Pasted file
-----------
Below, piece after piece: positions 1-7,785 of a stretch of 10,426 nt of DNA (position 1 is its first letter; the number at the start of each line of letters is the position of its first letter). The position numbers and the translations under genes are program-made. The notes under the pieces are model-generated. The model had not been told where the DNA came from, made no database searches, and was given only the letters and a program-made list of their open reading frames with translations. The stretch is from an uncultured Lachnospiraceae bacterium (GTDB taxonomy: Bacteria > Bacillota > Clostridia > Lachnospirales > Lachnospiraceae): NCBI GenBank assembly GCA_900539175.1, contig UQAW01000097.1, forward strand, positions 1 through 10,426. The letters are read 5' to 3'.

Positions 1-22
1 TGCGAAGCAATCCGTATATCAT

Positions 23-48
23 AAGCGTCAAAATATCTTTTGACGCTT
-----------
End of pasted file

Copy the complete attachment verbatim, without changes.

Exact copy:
Below, piece after piece: positions 1-7,785 of a stretch of 10,426 nt of DNA (position 1 is its first letter; the number at the start of each line of letters is the position of its first letter). The position numbers and the translations under genes are program-made. The notes under the pieces are model-generated. The model had not been told where the DNA came from, made no database searches, and was given only the letters and a program-made list of their open reading frames with translations. The stretch is from an uncultured Lachnospiraceae bacterium (GTDB taxonomy: Bacteria > Bacillota > Clostridia > Lachnospirales > Lachnospiraceae): NCBI GenBank assembly GCA_900539175.1, contig UQAW01000097.1, forward strand, positions 1 through 10,426. The letters are read 5' to 3'.

Positions 1-22
1 TGCGAAGCAATCCGTATATCAT

Positions 23-48
23 AAGCGTCAAAATATCTTTTGACGCTT